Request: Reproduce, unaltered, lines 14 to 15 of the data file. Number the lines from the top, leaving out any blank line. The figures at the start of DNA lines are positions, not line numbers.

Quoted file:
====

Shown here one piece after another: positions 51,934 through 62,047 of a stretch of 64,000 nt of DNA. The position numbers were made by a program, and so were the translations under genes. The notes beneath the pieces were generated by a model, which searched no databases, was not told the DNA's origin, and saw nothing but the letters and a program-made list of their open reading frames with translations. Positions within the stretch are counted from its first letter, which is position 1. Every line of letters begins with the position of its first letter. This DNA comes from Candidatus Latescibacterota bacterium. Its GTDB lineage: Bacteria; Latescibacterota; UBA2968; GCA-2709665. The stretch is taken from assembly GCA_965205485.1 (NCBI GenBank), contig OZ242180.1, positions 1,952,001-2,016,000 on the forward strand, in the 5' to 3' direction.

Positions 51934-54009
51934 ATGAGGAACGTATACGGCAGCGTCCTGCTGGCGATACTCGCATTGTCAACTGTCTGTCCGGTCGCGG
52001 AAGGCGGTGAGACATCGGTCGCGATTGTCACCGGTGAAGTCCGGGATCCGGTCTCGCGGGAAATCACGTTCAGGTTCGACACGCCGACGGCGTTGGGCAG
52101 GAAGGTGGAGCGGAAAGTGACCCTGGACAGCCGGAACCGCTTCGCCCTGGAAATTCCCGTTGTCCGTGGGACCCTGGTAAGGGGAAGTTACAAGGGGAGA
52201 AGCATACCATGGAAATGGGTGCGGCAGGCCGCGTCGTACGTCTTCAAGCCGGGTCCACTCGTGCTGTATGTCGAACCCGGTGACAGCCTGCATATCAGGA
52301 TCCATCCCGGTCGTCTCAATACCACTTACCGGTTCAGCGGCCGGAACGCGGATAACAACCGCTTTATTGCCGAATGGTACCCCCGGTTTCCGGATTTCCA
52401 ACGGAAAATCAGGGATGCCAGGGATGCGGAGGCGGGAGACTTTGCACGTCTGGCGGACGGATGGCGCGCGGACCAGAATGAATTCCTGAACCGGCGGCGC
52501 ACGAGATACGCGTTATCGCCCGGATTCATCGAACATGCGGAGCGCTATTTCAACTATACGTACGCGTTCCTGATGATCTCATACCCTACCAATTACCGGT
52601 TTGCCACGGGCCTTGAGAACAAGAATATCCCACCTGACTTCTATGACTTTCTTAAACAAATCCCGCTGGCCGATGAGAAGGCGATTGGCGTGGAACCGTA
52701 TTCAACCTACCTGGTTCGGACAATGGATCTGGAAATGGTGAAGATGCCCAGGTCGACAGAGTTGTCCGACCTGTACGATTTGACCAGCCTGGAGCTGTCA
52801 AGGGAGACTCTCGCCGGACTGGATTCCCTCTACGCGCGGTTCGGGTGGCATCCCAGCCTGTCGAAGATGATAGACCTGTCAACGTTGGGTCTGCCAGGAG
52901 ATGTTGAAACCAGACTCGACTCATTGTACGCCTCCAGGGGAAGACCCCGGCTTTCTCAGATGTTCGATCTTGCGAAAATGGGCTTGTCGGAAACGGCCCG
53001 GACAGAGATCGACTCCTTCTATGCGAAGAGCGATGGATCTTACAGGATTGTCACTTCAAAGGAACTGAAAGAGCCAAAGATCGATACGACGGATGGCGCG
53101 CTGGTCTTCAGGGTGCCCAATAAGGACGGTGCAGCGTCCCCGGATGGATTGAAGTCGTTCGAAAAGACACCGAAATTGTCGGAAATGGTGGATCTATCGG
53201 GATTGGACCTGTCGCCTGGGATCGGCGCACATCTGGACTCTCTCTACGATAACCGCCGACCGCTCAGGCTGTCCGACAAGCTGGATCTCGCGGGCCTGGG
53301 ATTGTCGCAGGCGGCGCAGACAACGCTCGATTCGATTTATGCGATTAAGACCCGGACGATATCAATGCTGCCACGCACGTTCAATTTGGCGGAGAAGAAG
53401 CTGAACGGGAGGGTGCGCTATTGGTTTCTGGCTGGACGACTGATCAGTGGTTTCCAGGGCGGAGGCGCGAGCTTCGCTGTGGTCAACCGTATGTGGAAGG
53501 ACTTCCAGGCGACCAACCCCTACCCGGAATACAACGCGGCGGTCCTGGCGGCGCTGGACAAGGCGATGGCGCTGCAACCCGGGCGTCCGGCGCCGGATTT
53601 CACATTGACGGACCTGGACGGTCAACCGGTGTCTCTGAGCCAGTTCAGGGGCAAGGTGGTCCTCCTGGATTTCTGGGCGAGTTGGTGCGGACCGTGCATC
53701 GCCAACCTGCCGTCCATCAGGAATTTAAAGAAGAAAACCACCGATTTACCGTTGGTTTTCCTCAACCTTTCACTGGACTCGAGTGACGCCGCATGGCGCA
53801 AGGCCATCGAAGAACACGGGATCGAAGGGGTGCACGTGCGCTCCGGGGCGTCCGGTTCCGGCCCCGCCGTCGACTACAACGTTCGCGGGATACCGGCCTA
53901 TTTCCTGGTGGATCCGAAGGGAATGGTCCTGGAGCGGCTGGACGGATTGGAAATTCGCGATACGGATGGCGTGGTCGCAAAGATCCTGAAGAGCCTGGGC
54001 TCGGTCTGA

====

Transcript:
53001 GACAGAGATCGACTCCTTCTATGCGAAGAGCGATGGATCTTACAGGATTGTCACTTCAAAGGAACTGAAAGAGCCAAAGATCGATACGACGGATGGCGCG
53101 CTGGTCTTCAGGGTGCCCAATAAGGACGGTGCAGCGTCCCCGGATGGATTGAAGTCGTTCGAAAAGACACCGAAATTGTCGGAAATGGTGGATCTATCGG